How to Stop an Indian Ringneck Parrot From Biting

Written by emily mcnair
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Indian Ringnecks are a popular species of parrots. They come in a variety of striking colour mutations and are often praised for their talking ability. Ringnecks are not affectionate in the way other parrots can be, and new bird owners who might be unaccustomed to a Ringneck's standoffish nature might find they have a pet with a biting problem. Following a few simple steps and taking a few precautions can go a long way toward avoiding a bite from your feathered friend.

Skill level:
Moderately Challenging

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Things you need

  • Treats
  • T-perch
  • Gloves

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  1. 1

    Change your body language to a relaxed and comfortable state. Parrots are very sensitive animals and will sense a change in your mood. If you are worried about getting bit, your bird might pick up on that feeling and be more apt to bite out of nervousness.

  2. 2

    Handle your bird with gloves the first couple of days if the biting is a consistent problem, especially if you cannot remove the bird from the cage without getting bit.

  3. 3

    Reward your Indian Ringneck every time you are able to handle him without receiving a bite. The reward can be a small amount of his favourite treat. It is natural for younger birds to gently nibble on fingers and test their beak strength and your limits. Tell your bird to "be gentle" and reward him if he stops nibbling.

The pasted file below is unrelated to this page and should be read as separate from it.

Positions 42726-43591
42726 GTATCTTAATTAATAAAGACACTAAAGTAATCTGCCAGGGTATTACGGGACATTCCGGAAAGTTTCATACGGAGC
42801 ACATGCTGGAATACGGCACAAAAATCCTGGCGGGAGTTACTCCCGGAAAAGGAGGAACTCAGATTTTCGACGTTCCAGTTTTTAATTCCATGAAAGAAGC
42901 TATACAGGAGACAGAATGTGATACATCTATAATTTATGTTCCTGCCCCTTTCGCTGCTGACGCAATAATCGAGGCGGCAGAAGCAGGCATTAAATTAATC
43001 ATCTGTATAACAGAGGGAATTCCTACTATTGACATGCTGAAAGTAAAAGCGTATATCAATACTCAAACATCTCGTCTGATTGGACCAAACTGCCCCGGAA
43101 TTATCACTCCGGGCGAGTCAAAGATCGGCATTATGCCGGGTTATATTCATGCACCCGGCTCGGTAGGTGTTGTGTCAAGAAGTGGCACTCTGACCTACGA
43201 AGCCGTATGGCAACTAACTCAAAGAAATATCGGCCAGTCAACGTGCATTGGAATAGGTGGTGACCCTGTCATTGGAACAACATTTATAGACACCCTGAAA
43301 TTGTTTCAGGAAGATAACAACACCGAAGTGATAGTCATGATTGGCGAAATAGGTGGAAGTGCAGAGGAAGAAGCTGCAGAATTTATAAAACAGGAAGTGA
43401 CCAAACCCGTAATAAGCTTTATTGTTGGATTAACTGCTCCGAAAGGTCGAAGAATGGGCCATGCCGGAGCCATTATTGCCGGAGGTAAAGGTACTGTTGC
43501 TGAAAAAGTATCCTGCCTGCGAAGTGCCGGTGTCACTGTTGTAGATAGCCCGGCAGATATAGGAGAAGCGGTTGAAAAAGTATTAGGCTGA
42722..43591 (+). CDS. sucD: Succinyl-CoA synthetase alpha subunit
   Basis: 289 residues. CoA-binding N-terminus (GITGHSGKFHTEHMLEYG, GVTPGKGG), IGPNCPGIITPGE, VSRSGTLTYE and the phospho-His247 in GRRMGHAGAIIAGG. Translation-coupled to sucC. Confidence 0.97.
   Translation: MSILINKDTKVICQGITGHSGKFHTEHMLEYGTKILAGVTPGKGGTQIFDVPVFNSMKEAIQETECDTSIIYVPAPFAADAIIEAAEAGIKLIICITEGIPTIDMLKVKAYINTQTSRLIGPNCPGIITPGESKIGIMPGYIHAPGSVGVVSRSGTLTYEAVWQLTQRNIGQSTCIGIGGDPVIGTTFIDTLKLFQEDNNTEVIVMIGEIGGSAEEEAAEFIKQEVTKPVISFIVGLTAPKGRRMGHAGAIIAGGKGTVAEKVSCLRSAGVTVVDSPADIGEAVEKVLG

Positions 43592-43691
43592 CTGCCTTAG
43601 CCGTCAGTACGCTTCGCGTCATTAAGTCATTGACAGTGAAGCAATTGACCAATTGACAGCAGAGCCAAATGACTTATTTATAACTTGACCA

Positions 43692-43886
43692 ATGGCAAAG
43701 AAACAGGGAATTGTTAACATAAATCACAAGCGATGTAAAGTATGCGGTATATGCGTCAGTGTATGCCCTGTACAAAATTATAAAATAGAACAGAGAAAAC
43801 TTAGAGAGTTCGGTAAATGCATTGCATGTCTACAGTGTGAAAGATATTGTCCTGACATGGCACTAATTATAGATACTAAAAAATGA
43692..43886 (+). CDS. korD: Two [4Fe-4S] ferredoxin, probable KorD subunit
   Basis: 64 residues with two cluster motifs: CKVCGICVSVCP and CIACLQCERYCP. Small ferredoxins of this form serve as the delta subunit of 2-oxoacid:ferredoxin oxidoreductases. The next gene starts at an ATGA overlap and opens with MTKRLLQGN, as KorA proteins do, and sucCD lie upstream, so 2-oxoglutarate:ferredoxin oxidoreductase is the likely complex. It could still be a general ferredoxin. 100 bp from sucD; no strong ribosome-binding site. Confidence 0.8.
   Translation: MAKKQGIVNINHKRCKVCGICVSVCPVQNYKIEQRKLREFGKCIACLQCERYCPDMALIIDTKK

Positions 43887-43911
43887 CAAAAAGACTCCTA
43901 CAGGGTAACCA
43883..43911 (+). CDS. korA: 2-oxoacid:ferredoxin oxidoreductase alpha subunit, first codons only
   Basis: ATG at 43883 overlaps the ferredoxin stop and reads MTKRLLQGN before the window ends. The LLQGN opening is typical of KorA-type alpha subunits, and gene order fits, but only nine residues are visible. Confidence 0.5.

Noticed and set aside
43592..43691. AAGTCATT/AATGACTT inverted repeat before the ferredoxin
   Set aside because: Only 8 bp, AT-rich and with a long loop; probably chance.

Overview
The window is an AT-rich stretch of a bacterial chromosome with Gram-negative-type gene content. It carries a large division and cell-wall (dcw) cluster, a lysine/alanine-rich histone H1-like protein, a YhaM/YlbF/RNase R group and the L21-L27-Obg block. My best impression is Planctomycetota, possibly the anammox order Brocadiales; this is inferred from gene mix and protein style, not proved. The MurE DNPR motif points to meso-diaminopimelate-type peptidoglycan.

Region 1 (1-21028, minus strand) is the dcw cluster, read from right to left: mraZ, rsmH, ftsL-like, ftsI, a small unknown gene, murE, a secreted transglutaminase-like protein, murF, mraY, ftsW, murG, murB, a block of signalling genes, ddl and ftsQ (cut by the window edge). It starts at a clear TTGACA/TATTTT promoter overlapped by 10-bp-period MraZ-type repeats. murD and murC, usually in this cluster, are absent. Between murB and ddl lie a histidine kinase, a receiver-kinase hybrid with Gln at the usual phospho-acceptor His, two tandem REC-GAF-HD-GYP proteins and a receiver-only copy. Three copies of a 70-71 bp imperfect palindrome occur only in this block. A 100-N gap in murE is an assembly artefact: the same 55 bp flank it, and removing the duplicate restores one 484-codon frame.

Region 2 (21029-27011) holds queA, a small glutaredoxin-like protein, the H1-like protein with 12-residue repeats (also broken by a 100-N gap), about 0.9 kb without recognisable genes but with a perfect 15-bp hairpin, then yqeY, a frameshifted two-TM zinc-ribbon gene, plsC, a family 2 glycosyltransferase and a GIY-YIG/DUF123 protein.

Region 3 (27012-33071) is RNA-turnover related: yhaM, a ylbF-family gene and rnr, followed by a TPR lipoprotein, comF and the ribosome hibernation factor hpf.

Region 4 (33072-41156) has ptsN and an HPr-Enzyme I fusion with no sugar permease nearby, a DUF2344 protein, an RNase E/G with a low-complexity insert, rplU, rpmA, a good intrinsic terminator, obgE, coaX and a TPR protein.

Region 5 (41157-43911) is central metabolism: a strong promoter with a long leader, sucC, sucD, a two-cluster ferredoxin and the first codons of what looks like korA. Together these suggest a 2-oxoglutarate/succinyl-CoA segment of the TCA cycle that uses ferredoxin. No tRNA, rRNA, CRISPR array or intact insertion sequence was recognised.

4. 4

    Create a timeout station by putting a T-perch in a low-traffic area of the house. When your bird bites, tell her firmly, "No," and place her on the T-perch. Leave her there for no longer than minutes. Removing her from the stimulus that might have caused the bite serves as a timeout and cool-down period for both of you. After the time out, pick up your bird and reward her for any good behaviour she exhibits.

  5. 5

    Work on these behaviours by repeating steps 1 through 5 until you notice a steady change. Reward him each time he makes progress, such as letting you get him out of the cage without biting. Continue to discourage biting behaviours and reward positive replacement behaviours instead.

Tips and warnings

  • If you are searching for a positive replacement behaviour, you might be interested in teaching your bird a couple tricks. Check out some trick training books online to get ideas.
  • You can choose to use clicker training to help curb any biting behaviours.
  • If your bird is a new bird to your household, take it slow. Birds bite out of fear and as a last resort, so avoid any situations that might make your bird fearful.

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